The Peloton: A Life Lesson from le Tour

I started watching the Tour de France for the first time ever last year.  I have a possibly unhealthy competitive streak shared by my siblings, and two years ago I talked my best friend into training for a triathlon with me.  We had a blast, and I learned that bicycle riding is not as easy as I remember it being as a kid, and there is far more technique involved in staying upright as an adult klutz.  I decided to watch the pros to learn about drafting and mountain climbing and making turns at death-defying speeds.  I spent about two days researching the lingo as I watched: peloton, breakaways, yellow jerseys and polka dot jerseys were all foreign concepts to me.  Every day I learned more and more about the team strategies and determined that the Art of War was perhaps the most appropriate primer for better understanding of grand tour competitions.

There are hundreds of dramatic moments in an epic race like the Tour de France.  As a compatriot competitive spirit, some of my favorite moments are the breakaways.  One man will start pedaling away from the peloton (the main group of riders; the word also roughly translates into “big stick”) and a few brave souls will join in.  These guys will ride ahead of the peloton for as long as they can, and a very few will actually stay ahead through the finish line.  Usually, though, the peloton lets them gain a lead of about 2 or 3 minutes until close to the end.  At 25k to go, the peloton goes into chase mode and brings the strays back into the fold; it’s like the Borg on bicycles, and it’s fascinating to watch.  I sit there, legs flexing along with the riders’ pedal strokes, half cheering for the escape artists to go all the way, half cheering for the peloton to catch up.  If you ever watch the last 30 minutes of a stage race, you’ll be hooked, too.

Last night I was watching the Stage 4 coverage on Versus, and they had this beautiful camera shot of the breakaway.  Three brave riders against the “big stick” holding bravely onto their shrinking lead.  Then the camera pulls back and refocuses; about a half of a mile behind the breakaway was the peloton looming closer and closer.  I could almost feel the dread these three men must have felt when they peeked over their shoulder.  It was inevitable that the peloton would swallow them – soon.  As creepy as I may have made the peloton sound, they have a brilliant purpose.  Most of the riders stay with the group because they share the workload; together they can maintain speeds a breakaway group can’t maintain without a LOT of pain.  The riders have a drafting system like geese flying in formation; the lead rider does most of the work while his teammates ride easier behind him.  They each take a turn at the front, and each team is protecting their best hope for a win, propelling him to the front of the line or helping him catch up with the group if he had to stop for a problem.  That process is just as fascinating to watch as a breakaway; there are riders on each team who will never win a race because their entire purpose is to get their best rider to the front.  Even though the breakaway group employs the same system of drafting, and they are fairly effective, they do a lot more hard work than the peloton will.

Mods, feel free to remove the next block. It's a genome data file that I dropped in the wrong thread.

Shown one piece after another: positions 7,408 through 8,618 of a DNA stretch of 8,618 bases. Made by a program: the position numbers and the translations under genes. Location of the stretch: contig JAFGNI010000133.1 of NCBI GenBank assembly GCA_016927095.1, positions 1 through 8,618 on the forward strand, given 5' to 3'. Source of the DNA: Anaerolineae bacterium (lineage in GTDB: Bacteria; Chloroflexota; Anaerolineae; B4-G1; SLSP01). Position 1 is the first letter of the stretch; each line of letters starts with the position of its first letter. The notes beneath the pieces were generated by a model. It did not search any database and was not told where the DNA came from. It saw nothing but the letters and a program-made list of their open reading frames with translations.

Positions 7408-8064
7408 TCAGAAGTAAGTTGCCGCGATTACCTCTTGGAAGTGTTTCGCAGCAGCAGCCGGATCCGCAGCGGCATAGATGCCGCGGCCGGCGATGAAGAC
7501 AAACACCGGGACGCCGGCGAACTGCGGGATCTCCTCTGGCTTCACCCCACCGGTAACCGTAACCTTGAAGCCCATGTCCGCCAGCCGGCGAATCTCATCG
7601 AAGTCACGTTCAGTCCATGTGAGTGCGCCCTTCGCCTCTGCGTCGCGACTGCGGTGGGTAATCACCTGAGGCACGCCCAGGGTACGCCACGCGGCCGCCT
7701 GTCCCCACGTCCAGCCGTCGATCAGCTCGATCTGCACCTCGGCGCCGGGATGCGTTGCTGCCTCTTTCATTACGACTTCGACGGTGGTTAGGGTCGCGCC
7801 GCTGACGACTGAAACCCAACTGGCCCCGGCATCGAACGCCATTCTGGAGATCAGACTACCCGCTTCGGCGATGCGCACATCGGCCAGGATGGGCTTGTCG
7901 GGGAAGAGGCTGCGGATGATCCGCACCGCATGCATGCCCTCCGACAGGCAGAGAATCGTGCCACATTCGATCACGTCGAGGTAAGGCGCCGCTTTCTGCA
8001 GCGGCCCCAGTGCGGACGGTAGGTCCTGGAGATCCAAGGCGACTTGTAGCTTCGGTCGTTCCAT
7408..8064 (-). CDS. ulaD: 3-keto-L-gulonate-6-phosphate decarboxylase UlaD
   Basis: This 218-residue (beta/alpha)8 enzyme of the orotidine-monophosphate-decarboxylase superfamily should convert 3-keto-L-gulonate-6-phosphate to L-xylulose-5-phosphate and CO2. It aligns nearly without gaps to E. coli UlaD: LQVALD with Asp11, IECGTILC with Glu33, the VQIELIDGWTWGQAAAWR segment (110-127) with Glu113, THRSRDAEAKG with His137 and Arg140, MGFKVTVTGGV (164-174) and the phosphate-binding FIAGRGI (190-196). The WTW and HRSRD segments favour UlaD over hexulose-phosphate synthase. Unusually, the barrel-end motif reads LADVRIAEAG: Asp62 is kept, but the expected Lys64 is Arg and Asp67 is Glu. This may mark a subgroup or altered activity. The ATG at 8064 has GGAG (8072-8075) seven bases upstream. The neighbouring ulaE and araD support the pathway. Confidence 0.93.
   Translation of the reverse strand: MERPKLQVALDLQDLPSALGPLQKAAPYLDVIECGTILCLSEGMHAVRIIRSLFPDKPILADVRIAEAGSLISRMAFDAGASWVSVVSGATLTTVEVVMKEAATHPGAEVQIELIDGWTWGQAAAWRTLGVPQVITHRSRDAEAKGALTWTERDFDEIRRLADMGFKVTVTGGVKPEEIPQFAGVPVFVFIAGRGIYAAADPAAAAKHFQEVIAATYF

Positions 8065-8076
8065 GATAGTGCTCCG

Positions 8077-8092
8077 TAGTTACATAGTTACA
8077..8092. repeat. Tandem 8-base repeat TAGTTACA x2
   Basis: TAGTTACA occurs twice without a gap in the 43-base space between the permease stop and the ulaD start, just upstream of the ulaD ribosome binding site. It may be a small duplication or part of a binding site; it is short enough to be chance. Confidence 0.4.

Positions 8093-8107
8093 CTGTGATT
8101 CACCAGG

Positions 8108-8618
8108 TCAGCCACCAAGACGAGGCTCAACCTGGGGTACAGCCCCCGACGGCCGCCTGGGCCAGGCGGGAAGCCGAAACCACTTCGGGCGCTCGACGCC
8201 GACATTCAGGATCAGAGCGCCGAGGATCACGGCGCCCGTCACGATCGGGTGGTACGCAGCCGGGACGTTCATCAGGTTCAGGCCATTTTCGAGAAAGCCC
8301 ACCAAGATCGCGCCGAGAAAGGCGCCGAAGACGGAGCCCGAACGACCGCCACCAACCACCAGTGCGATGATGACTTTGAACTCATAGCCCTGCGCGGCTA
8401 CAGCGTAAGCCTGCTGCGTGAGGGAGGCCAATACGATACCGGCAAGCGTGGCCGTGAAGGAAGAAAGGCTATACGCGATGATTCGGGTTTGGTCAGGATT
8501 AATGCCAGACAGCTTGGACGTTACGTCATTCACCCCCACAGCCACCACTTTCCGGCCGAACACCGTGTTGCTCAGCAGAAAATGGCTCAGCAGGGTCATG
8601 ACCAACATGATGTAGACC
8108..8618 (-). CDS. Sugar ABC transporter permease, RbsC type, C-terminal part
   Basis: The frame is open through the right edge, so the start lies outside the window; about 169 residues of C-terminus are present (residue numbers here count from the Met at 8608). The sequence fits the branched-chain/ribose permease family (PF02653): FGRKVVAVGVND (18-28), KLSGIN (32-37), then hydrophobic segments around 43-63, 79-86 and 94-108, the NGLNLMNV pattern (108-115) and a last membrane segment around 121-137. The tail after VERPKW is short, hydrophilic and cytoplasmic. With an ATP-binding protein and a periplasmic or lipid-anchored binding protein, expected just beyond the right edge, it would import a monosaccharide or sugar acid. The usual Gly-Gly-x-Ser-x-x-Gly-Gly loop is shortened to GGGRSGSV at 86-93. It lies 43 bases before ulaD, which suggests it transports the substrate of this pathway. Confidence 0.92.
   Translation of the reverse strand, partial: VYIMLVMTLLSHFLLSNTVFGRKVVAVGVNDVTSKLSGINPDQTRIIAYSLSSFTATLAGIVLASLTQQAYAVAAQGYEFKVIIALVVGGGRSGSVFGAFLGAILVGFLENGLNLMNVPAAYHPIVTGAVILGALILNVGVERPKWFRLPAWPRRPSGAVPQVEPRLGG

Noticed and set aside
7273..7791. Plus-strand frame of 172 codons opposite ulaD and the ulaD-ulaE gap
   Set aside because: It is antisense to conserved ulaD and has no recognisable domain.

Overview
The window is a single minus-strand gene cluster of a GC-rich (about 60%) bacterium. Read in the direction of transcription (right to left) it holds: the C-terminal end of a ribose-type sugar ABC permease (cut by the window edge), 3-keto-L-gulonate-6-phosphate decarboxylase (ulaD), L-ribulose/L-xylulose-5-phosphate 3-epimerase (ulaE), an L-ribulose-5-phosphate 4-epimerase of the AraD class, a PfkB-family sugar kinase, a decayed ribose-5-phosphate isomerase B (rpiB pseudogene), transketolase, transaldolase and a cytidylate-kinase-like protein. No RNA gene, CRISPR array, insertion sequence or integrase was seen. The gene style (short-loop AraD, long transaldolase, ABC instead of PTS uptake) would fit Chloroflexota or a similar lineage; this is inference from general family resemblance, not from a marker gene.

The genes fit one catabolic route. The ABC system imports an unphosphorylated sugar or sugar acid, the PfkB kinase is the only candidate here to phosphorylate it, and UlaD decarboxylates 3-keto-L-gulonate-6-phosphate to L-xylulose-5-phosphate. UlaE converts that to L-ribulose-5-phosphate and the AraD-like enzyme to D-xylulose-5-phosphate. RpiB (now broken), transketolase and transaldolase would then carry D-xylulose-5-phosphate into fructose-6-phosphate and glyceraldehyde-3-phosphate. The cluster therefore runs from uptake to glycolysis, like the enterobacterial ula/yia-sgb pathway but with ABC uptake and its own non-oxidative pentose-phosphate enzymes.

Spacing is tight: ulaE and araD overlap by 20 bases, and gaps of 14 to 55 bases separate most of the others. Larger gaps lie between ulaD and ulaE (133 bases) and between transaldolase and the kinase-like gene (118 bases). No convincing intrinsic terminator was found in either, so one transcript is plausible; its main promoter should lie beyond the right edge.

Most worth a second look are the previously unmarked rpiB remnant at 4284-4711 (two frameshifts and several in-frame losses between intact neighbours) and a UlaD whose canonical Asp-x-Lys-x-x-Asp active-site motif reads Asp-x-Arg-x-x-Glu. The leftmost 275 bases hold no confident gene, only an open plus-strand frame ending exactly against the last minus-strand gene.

There are hundreds of life metaphors there, but the one that struck me as I watched that particular camera shot was that we are always stronger as a group.  Just like the peloton, the body of Christ allows for us to draft when we need a break and requires that we do our share of the work.  I was attempting a breakaway for the last few years, and it was about as succesful as most of the Tour de France breakaways.  It ended with me completely wiped out and desperately needing help more than ever, and, like a Tour breakaway, it was a misery of my own choosing.  Of course there were a lot of reasons – grief and depression are isolating emotions – but it wasn’t necessary.  I was letting myself drown when all I had to do was ask for help.  There is great strength in connection; we humans were created for connections.  If you find yourself in a horrible, lonely place, you have to make yourself reach out – talk to at least one person, even if you have to call your entire contact list before you get a live person.  Leave a comment here or on some other site so that someone can reach out to you.  Trust me, they won’t hate you, and you are not a failure for needing other people.  You are actually a more successful human if you can ask for and accept the help that you need.  Build yourself a team that will help pull you along, and someday you’ll find yourself in a position to pull another teammate back to the fold.  Just think of the peloton and rethink “Walk softly, and carry a big stick.”

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One thought on “The Peloton: A Life Lesson from le Tour

  1. I enjoyed reading and thus learning about the biking races. I especially liked how it all fit into our lives and how working together helps us all. And yet, there are times when we will try to break away and go it alone because we need to learn from that experience too.

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